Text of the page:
ABSTRACT: Mitochondrial perturbation has been recognized as a contributing factor to various drug-induced organ toxicities. To address this issue, we developed a high-throughput flow cytometry-based mitochondrial signaling assay to systematically investigate mitochondrial/cellular parameters known to be directly impacted by mitochondrial dysfunction: mitochondrial membrane potential (MMP), mitochondrial reactive oxygen species (ROS), intracellular reduced glutathione (GSH) level, and cell viability. Modulation of these parameters by a training set of compounds, comprised of established mitochondrial poisons and 60 marketed drugs (30 nM to 1mM), was tested in HL-60 cells (a human pro-myelocytic leukemia cell line) cultured in either glucose-supplemented (GSM) or glucose-free (containing galactose/glutamine; GFM) RPMI-1640 media. Post-hoc bio-informatic analyses of IC50 or EC50 values for all parameters tested revealed that MMP depolarization in HL-60 cells cultured in GSM was the most reliable parameter for determining mitochondrial dysfunction in these cells. Disruptors of mitochondrial function depolarized MMP at concentrations lower than those that caused loss of cell viability, especially in cells cultured in GSM; cellular GSH levels correlated more closely to loss of viability in vitro. Some mitochondrial respiratory chain inhibitors increased mitochondrial ROS generation; however, measuring an increase in ROS alone was not sufficient to identify mitochondrial disruptors. Furthermore, hierarchical cluster analysis of all measured parameters provided confirmation that MMP depletion, without loss of cell viability, was the key signature for identifying mitochondrial disruptors. Subsequent classification of compounds based on ratios of IC50s of cell viability:MMP determined that this parameter is the most critical indicator of mitochondrial health in cells and provides a powerful tool to predict whether novel small molecule entities possess this liability. © The Author 2014. Published by Oxford University Press on behalf of the Society of Toxicology. All rights reserved. For permissions, please email: [email protected] /* */
    Preview · Article · Aug 2014 · Toxicological Sciences
  • Source
    • "It is possible that in diabetic patients with better controlled glycemia, NAC supplementation at the current dosage could be more effective in quenching the oxidative load and an improvement in the GSH ratio might be observed. Although NAC is well known to increase the in-vivo GSH content, most studies in the literature only report the total or free GSH content and did not examine the GSH ratio [24] [31] [32] [38] [42] [43]. In addition, our study provides novel information on how the free GSH content within each immune cell population responds to oral NAC supplementation, with the granulocytes being the most responsive, and T cells the least. "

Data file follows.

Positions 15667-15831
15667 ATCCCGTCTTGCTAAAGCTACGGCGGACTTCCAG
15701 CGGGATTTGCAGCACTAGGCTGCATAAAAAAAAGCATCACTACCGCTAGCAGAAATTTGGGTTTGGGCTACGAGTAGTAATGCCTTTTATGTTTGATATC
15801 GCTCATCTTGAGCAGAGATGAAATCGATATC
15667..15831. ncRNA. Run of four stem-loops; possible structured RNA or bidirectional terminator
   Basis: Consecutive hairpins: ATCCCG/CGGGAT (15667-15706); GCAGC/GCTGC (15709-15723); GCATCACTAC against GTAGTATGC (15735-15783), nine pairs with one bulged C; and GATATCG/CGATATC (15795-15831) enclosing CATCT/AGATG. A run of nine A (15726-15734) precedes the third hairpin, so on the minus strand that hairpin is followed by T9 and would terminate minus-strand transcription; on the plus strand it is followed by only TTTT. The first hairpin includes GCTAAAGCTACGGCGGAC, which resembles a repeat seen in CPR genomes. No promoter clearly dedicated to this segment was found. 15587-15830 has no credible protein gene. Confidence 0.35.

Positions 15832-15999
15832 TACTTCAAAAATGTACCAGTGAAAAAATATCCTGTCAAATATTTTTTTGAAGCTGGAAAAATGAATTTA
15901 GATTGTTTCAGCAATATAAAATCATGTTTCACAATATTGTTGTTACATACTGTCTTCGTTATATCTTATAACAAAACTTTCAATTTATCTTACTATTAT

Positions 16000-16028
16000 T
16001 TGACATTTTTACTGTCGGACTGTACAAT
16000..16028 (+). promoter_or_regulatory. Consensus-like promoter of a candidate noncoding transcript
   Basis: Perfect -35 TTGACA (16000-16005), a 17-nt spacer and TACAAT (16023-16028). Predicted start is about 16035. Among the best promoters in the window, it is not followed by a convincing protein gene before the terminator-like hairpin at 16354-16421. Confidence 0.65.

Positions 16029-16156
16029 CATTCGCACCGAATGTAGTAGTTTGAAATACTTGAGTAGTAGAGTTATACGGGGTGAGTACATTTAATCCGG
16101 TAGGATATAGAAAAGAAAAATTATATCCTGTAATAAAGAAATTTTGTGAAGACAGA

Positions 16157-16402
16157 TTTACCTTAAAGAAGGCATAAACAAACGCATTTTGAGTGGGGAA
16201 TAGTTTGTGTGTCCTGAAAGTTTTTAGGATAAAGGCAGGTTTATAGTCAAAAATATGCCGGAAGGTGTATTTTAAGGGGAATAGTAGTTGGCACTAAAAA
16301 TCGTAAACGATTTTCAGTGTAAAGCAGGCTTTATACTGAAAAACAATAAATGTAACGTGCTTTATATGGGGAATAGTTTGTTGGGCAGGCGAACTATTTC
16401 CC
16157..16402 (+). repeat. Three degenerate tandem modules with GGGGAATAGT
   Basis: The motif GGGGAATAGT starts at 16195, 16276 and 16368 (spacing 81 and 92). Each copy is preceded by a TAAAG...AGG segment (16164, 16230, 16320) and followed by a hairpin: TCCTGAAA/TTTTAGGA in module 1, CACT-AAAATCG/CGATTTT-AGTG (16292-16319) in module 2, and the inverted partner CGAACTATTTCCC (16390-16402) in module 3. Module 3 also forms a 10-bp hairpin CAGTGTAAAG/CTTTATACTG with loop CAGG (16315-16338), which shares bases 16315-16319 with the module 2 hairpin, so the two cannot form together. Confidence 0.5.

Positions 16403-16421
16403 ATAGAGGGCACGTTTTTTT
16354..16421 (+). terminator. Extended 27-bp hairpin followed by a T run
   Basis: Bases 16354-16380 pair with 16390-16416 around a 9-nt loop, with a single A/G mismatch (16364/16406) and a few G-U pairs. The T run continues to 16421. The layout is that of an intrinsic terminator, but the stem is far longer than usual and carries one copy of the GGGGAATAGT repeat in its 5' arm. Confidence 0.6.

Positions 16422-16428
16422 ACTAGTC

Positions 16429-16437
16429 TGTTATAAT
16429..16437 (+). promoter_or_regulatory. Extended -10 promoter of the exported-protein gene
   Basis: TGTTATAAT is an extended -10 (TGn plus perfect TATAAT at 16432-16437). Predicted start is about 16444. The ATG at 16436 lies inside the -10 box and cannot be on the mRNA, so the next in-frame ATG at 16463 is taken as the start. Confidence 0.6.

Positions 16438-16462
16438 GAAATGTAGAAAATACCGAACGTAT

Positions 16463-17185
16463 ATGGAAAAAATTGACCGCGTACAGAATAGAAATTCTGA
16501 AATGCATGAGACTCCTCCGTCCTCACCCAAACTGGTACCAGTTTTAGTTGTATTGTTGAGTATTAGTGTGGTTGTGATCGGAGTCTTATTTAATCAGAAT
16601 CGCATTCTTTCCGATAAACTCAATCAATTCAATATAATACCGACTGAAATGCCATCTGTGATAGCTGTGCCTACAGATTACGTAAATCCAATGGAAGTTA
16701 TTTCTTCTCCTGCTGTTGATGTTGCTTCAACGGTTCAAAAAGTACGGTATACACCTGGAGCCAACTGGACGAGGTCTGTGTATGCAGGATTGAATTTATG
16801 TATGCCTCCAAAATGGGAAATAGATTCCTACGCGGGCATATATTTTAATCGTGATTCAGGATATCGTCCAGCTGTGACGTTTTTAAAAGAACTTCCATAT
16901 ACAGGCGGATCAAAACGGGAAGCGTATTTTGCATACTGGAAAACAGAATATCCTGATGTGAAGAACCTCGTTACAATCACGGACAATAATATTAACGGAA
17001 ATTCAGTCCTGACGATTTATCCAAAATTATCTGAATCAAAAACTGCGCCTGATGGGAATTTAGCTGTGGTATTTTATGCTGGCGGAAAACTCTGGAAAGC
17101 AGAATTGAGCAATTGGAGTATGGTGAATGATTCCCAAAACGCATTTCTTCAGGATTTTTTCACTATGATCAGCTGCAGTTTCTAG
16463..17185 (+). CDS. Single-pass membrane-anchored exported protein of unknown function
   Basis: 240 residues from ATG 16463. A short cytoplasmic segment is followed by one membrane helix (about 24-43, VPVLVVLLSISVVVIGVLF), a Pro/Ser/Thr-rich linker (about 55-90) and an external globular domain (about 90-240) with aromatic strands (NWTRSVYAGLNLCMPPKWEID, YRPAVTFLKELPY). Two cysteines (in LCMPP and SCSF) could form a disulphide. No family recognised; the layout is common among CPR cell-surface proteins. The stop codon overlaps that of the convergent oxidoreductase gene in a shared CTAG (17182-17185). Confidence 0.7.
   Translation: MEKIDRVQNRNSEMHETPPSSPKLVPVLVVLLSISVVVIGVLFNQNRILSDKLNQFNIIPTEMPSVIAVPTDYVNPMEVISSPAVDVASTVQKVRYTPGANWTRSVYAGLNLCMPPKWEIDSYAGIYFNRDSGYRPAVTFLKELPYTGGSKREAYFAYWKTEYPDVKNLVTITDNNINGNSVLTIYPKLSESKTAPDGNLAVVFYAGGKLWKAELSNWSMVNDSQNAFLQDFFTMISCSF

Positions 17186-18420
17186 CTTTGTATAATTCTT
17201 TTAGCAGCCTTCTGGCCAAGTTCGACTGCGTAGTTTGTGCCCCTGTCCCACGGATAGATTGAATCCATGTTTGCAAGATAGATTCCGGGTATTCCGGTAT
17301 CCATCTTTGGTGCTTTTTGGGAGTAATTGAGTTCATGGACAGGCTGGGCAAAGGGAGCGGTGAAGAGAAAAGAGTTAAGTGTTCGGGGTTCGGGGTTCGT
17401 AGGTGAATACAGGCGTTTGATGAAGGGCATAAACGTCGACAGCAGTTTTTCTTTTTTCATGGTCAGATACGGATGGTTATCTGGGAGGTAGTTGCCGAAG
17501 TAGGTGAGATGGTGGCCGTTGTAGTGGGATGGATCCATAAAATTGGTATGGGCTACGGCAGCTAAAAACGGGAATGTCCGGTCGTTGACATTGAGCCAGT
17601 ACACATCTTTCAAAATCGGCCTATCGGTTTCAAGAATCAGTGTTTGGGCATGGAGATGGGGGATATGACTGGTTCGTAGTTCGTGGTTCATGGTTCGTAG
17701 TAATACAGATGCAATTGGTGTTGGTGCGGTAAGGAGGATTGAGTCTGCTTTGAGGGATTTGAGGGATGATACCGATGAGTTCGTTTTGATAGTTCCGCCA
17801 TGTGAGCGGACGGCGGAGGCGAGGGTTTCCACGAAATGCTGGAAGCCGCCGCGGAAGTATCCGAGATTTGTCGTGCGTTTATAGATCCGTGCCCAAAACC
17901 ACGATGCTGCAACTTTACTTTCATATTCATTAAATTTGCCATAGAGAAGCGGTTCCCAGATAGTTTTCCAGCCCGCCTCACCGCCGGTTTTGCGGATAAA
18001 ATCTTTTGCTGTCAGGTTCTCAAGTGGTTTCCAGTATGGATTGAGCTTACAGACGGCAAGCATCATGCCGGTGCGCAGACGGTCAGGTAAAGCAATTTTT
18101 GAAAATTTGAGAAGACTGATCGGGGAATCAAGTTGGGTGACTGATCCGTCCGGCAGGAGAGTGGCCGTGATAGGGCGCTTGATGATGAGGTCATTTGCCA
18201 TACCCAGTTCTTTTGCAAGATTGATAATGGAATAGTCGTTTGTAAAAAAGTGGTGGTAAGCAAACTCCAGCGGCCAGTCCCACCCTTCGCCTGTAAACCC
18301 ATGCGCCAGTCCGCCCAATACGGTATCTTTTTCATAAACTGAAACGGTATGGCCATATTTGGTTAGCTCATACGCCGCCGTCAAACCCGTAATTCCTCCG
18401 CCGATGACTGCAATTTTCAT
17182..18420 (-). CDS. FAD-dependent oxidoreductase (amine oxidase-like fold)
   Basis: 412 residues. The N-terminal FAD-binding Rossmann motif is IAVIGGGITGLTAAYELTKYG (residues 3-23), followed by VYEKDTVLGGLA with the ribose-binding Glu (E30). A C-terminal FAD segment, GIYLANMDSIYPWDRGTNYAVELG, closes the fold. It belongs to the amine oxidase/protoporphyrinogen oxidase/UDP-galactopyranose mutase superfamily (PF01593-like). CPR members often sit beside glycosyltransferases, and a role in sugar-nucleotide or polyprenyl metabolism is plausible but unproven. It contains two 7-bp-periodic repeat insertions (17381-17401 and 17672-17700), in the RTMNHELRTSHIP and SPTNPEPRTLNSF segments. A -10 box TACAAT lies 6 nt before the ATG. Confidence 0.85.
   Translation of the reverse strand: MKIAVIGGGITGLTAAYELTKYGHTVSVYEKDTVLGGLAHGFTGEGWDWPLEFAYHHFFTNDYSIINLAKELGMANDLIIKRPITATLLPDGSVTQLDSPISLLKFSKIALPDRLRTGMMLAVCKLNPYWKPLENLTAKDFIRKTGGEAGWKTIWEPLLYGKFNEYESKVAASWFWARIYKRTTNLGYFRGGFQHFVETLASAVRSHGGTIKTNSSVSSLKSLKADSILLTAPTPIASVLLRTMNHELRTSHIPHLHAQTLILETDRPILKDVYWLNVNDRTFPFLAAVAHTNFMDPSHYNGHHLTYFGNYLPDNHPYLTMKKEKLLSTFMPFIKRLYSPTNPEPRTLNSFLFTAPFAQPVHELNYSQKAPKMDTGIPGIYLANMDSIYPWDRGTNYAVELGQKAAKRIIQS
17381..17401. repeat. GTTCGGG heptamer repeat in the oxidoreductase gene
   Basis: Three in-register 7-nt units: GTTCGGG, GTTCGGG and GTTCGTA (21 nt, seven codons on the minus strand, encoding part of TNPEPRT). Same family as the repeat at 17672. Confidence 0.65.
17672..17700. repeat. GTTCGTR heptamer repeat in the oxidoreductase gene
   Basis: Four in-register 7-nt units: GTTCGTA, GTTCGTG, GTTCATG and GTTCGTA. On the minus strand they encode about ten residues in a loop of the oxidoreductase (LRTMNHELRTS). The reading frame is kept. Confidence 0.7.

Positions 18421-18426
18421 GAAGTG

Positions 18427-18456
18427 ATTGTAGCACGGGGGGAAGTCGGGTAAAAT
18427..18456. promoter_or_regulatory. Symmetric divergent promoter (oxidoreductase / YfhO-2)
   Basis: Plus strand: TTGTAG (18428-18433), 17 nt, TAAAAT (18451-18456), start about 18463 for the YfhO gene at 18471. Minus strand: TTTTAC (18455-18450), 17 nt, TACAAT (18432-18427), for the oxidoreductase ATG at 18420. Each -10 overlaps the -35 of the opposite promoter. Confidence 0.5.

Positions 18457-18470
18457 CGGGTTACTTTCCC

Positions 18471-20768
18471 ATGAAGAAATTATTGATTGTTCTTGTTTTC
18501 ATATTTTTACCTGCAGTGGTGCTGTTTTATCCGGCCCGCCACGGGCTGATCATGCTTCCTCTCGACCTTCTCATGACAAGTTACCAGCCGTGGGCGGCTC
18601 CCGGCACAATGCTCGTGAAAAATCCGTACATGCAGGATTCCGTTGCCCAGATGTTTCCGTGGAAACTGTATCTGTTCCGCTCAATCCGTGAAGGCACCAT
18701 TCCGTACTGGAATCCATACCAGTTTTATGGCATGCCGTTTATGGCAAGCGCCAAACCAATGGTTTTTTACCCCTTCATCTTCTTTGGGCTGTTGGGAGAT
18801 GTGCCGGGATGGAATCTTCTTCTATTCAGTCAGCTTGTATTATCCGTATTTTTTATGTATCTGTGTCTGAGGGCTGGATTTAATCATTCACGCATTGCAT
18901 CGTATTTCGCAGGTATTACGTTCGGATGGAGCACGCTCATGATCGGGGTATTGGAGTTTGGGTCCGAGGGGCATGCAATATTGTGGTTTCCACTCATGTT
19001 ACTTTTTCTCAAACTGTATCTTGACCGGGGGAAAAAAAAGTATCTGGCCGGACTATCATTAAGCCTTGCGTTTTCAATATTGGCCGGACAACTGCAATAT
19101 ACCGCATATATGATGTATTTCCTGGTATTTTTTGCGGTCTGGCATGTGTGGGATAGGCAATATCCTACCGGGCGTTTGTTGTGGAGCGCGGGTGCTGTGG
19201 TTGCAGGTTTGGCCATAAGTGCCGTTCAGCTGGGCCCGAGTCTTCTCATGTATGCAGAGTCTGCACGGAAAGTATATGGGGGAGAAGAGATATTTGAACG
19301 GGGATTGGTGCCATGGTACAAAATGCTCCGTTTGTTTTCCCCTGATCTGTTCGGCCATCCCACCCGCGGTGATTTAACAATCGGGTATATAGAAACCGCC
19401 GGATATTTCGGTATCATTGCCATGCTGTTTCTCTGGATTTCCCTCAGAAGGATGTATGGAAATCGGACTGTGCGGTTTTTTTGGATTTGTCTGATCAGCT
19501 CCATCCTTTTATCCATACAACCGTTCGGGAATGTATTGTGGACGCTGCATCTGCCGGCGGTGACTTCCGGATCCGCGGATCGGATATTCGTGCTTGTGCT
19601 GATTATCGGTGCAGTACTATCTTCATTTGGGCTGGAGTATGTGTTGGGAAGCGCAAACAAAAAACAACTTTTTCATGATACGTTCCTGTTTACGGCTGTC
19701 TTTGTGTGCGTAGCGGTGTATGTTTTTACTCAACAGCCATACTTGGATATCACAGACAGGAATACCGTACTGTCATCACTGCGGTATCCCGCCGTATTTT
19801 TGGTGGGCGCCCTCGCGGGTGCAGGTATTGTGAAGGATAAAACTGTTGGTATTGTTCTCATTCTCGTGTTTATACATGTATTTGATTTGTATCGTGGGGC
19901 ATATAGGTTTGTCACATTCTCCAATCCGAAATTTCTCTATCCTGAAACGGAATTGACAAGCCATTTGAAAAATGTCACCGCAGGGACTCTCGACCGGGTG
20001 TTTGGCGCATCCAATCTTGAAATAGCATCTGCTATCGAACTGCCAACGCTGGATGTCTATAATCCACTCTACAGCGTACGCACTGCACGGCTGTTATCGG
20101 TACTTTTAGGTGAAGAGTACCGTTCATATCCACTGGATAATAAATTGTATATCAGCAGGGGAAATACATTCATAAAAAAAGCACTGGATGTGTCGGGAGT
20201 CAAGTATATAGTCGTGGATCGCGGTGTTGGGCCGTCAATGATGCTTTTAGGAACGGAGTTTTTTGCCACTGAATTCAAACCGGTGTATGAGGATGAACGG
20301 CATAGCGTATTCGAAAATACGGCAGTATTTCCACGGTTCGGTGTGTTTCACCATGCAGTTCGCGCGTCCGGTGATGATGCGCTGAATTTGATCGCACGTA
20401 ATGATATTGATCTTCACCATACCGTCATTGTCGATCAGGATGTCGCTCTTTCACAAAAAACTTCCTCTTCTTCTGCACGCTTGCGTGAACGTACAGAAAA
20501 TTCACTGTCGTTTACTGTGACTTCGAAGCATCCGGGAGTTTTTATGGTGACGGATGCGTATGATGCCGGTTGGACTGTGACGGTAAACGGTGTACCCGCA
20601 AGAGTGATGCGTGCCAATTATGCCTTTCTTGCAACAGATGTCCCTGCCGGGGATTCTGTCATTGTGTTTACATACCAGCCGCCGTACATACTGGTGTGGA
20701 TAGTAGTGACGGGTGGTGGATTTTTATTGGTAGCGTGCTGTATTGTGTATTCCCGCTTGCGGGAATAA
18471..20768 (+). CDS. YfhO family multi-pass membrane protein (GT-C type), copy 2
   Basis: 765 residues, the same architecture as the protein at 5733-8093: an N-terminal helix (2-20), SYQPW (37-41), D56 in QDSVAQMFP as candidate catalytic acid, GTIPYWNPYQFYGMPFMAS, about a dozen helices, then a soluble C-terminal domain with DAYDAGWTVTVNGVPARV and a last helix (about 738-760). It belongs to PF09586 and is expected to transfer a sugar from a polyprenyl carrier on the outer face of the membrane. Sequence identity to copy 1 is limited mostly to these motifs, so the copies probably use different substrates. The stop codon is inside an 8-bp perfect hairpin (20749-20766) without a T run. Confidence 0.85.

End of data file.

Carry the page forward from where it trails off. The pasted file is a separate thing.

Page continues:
[Show abstract] [Hide abstract]
    ABSTRACT: Type 2 diabetic patients have increased susceptibility to melioidosis, an infectious disease caused by Burkholderia pseudomallei. We had previously shown that peripheral blood mononuclear cells (PBMCs) from diabetic patients with poor glycemic control had a defective IL-12 and IFNγ response to B. pseudomallei infection, resulting in poor intracellular bacterial control. The impaired IL-12 response was due to glutathione (GSH) deficiency characterized by a low reduced to oxidized glutathione ratio (GSH ratio) and could be restored by the addition of reduced GSH to the infected cells. Our goal is to determine whether N-acetyl cysteine (NAC, a GSH pro-drug) supplementation in diabetic patients could improve their immune control of B. pseudomallei. Type 2 diabetic patients with poor glycemic control were given oral supplementation of NAC for six weeks at 1200mg daily. Their PBMCs and subsets of immune cells showed a significant increase in free GSH concentration. However, the GSH ratio, IL-12 and IFNγ production, and intracellular bacterial killing upon ex-vivo infection did not improve. Thus, oral NAC supplementation in diabetic patients is sufficient to increase intracellular GSH content in blood cells. However, modulating the free GSH content is not sufficient to improve infection outcome as it is the GSH ratio that regulates the IL-12 response in monocytes.
    Full-text · Article · Jul 2014 · Microbes and Infection
Show more